TB6612FRNG provides an easy and inexpensive alternative to controlling DC motors. On your desk, you can start, stop and vary the speed of a motor using TB6612FRNG. Two standard H bridges inside the TB6612FRNG enable the motor control process.
(Arduino Uno R3)
Before connecting the TB6612FRNG to the Arduino, it is essential to identify the pins and their respective purpose. The Arduino and the TB6612FRNG have inputs, outputs, and power pins, which are labeled. Therefore, you can use a manual to avoid confusion on the pin layout. The connection of the circuit should be according to the following steps.
Step 1 Required parts
- Sparkfun motor driver 1A Dual TB6612FRNG
- Two DC motors; not exceeding 9v and 1.2 current ratings
- 1 Arduino Uno R3
- One breadboard
- 6V DC power supply (Battery)
- 9V Dc motor supply (Battery)
- Soldering gun
- Wire stripers
Step 2 soldering the connections
The circuit will work better if some parts are soldered. The TB6612FRNG has no pin headers; hence you will have to solder them. Soldering shouldn't be a challenge when you are using header pins. Break into sets of 8 header pins and place them on the breadboard.
On top of them, place the TB6612FRNG ensuring a tight angle between the pins and the TB6612FRNG before soldering. Use a little solder iron on each pin to ensure a clean soldering exercise.
Moreover, you will solder jumper wires to the battery terminals and make them easy to use with the breadboard.
Step 3 Wiring it up
The 9V Battery will supply the Arduino, while the motors will run on 6V Battery. Place the TB6612FRNG in the middle of the breadboard to have pin rows on each side, and one side is the input while the other is the output.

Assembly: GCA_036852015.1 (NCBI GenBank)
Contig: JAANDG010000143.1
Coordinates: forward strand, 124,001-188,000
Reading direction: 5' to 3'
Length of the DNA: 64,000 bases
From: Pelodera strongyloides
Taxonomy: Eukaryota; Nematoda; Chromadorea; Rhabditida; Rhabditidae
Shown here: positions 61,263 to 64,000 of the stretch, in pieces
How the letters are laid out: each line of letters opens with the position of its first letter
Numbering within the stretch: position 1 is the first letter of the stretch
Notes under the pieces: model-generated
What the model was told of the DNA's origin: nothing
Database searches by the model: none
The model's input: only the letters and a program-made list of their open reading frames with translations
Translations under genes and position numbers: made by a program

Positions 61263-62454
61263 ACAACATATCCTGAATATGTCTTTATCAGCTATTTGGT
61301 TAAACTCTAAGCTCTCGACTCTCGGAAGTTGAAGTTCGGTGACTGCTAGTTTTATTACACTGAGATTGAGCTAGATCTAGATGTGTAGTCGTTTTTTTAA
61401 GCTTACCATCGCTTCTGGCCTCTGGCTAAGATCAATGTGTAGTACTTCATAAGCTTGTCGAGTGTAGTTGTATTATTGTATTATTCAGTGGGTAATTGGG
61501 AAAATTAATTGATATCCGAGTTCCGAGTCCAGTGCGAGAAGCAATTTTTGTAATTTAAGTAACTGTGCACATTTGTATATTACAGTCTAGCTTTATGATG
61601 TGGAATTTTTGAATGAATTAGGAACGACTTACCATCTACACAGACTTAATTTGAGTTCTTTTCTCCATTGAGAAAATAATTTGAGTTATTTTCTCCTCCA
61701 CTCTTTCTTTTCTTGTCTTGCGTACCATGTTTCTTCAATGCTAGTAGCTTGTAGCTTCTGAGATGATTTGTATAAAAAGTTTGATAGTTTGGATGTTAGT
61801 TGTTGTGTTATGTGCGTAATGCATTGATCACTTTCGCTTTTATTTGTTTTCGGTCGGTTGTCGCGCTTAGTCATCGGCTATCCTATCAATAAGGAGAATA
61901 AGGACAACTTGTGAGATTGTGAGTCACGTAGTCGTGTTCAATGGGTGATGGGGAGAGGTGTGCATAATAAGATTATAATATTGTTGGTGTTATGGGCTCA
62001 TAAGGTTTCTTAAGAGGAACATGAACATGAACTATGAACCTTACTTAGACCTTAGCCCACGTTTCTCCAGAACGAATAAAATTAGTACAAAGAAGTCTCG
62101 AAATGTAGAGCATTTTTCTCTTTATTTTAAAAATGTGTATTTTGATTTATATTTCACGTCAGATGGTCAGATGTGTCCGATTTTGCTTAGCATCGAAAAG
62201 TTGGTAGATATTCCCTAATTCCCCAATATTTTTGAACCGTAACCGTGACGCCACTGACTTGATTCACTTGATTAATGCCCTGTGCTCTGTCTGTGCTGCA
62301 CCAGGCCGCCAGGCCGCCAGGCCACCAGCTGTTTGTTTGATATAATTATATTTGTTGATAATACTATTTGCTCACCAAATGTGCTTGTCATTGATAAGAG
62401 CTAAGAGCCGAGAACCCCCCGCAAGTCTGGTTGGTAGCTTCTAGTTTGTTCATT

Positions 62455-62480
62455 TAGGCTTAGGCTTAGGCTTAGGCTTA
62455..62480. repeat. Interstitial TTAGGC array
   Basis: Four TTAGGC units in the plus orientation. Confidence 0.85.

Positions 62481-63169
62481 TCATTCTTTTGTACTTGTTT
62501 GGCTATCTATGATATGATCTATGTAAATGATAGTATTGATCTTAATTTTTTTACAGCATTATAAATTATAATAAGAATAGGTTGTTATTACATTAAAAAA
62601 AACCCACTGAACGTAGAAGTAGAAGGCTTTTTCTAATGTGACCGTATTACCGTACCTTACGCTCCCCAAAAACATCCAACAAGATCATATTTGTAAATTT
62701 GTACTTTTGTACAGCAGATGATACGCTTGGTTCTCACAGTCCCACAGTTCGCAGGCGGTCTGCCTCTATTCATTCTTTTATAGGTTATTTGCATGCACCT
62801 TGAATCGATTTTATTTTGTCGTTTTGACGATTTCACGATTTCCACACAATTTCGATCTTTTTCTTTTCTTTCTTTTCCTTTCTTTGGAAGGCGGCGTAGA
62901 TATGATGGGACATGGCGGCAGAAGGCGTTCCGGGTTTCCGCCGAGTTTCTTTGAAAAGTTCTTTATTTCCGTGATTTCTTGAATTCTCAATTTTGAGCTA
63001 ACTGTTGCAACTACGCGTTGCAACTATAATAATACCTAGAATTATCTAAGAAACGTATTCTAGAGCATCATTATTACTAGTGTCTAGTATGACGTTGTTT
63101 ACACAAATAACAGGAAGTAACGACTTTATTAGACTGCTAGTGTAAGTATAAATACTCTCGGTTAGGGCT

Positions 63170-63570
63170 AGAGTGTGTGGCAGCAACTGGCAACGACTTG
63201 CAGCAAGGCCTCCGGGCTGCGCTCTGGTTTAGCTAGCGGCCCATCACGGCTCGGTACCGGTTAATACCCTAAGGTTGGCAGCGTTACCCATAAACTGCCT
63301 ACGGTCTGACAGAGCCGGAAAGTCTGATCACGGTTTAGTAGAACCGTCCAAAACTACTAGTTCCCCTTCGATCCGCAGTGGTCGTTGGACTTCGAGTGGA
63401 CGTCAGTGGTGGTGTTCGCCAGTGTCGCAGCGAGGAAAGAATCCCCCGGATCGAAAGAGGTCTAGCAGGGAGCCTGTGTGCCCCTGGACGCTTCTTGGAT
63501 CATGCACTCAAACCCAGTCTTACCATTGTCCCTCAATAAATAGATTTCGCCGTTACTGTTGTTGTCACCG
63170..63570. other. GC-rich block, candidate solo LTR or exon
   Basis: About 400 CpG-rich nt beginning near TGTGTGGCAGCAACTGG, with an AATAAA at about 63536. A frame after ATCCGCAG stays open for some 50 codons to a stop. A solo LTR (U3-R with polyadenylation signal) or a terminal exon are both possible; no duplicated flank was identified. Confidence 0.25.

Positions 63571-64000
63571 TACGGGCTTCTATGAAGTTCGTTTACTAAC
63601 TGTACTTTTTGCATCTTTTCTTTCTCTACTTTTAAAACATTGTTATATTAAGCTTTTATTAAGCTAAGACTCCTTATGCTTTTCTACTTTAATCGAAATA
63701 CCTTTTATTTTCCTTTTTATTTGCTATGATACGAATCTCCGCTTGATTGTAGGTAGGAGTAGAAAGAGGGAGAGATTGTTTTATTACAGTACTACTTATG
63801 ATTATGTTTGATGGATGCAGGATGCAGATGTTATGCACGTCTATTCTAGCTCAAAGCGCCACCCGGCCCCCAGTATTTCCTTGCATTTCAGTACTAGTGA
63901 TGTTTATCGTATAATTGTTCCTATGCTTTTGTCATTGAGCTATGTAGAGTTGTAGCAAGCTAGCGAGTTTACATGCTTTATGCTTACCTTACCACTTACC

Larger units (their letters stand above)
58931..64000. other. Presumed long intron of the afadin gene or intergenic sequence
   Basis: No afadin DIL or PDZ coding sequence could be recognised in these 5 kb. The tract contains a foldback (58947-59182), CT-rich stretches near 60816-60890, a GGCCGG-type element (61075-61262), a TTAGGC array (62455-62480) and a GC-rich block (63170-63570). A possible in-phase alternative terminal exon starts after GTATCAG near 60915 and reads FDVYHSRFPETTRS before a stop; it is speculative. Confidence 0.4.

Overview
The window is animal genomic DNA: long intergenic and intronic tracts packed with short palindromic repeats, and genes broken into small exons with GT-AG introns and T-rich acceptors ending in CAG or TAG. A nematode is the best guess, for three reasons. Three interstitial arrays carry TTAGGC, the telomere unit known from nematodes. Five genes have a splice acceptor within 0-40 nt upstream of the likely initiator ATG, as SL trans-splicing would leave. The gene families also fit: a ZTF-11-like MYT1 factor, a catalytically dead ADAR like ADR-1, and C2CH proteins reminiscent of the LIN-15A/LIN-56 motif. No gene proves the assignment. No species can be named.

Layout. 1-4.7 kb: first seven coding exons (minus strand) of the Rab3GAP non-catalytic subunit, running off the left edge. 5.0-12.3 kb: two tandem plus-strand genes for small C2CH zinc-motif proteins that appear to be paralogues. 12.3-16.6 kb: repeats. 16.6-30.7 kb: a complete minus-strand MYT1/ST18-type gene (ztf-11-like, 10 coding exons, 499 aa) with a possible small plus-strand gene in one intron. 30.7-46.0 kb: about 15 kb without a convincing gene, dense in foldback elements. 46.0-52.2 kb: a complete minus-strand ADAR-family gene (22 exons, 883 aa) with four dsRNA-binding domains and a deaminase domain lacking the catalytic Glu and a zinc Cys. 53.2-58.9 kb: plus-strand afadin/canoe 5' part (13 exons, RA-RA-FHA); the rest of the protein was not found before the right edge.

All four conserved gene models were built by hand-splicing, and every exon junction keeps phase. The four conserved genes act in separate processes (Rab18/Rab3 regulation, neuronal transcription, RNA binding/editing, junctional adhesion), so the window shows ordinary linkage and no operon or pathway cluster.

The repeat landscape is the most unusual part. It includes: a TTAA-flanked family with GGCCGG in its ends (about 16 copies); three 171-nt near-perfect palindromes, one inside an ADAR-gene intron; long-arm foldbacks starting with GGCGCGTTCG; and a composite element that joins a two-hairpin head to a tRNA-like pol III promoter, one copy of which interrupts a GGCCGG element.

The breadboard has two power rails. Here, we’ll use one to power the Arduino and the TB6612FRNG and the other to power the motors. The two sources' grounds are connected to ensure the circuit has a common ground.
Each motor has three connection points; LN1 and LN2 control the direction, while the PM controls the speed. STBY puts the motors to sleep or brings them ON.
Connect and match Arduino pins with the TB6612FRNG pins, as shown
- Pin 3-PMWA
- PIN 8-AIN2
Connect the two motors' A01, A02, BO1, and BO2, and match them to the breadboard.
Back EMF protection
When you supply the motor with power, it rotates and has inertia. If you cut off the power, the motor keeps spinning, acting as a generator. As a result, it supplies current back to the circuit. Using a diode in this simple circuit, we can protect the components against back EMF.
In this circuit, the motors have little inertia, and the back EMF is negligible.
Step 4: Library and Code
Once you have set up the hardware as directed, the final phase is compiling and uploading the Arduino IDE code. First, you need to download and install the right set of libraries. You can check out this tutorial on how to install libraries in Arduino. Follow all the steps, and your setup will be ready to run in minutes.
Generally, the TB6612FRNG has provided opportunities for many technology enthusiasts struggling in class and personal projects. In this article, we learned how we could start, stop or vary the speed of a dc motor. There is an unlimited number of projects where you can implement DC motors.
You can implement this simple project in the context of complex projects. If you need more information, contact us.